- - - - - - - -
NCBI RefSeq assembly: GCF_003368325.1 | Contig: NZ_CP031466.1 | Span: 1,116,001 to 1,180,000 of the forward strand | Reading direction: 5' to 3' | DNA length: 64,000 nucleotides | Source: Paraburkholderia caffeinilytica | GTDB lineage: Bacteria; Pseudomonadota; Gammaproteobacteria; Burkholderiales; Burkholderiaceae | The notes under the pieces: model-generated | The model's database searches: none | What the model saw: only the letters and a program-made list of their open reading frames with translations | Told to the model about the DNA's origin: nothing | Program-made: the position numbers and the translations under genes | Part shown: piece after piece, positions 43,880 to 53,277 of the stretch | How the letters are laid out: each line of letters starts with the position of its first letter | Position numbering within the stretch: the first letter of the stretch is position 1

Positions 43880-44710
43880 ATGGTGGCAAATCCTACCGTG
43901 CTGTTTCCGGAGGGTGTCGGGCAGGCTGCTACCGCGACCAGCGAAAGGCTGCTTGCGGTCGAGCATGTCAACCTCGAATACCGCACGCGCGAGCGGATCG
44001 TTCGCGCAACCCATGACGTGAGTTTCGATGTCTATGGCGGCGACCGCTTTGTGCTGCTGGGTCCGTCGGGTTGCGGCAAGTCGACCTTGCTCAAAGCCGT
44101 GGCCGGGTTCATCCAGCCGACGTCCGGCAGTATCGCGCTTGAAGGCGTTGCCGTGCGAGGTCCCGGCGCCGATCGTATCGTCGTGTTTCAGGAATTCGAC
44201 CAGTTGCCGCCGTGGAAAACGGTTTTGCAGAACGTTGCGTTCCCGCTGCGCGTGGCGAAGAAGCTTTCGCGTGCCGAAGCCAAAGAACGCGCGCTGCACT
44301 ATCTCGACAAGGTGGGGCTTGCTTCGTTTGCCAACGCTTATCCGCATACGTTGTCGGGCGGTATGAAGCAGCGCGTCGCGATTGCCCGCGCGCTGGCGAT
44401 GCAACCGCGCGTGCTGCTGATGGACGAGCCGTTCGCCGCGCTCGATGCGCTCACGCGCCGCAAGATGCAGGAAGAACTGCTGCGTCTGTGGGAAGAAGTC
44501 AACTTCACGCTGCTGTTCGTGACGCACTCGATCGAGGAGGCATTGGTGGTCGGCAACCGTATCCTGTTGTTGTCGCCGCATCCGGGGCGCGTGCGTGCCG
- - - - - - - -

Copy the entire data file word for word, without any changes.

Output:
NCBI RefSeq assembly: GCF_003368325.1 | Contig: NZ_CP031466.1 | Span: 1,116,001 to 1,180,000 of the forward strand | Reading direction: 5' to 3' | DNA length: 64,000 nucleotides | Source: Paraburkholderia caffeinilytica | GTDB lineage: Bacteria; Pseudomonadota; Gammaproteobacteria; Burkholderiales; Burkholderiaceae | The notes under the pieces: model-generated | The model's database searches: none | What the model saw: only the letters and a program-made list of their open reading frames with translations | Told to the model about the DNA's origin: nothing | Program-made: the position numbers and the translations under genes | Part shown: piece after piece, positions 43,880 to 53,277 of the stretch | How the letters are laid out: each line of letters starts with the position of its first letter | Position numbering within the stretch: the first letter of the stretch is position 1

Positions 43880-44710
43880 ATGGTGGCAAATCCTACCGTG
43901 CTGTTTCCGGAGGGTGTCGGGCAGGCTGCTACCGCGACCAGCGAAAGGCTGCTTGCGGTCGAGCATGTCAACCTCGAATACCGCACGCGCGAGCGGATCG
44001 TTCGCGCAACCCATGACGTGAGTTTCGATGTCTATGGCGGCGACCGCTTTGTGCTGCTGGGTCCGTCGGGTTGCGGCAAGTCGACCTTGCTCAAAGCCGT
44101 GGCCGGGTTCATCCAGCCGACGTCCGGCAGTATCGCGCTTGAAGGCGTTGCCGTGCGAGGTCCCGGCGCCGATCGTATCGTCGTGTTTCAGGAATTCGAC
44201 CAGTTGCCGCCGTGGAAAACGGTTTTGCAGAACGTTGCGTTCCCGCTGCGCGTGGCGAAGAAGCTTTCGCGTGCCGAAGCCAAAGAACGCGCGCTGCACT
44301 ATCTCGACAAGGTGGGGCTTGCTTCGTTTGCCAACGCTTATCCGCATACGTTGTCGGGCGGTATGAAGCAGCGCGTCGCGATTGCCCGCGCGCTGGCGAT
44401 GCAACCGCGCGTGCTGCTGATGGACGAGCCGTTCGCCGCGCTCGATGCGCTCACGCGCCGCAAGATGCAGGAAGAACTGCTGCGTCTGTGGGAAGAAGTC
44501 AACTTCACGCTGCTGTTCGTGACGCACTCGATCGAGGAGGCATTGGTGGTCGGCAACCGTATCCTGTTGTTGTCGCCGCATCCGGGGCGCGTGCGTGCCG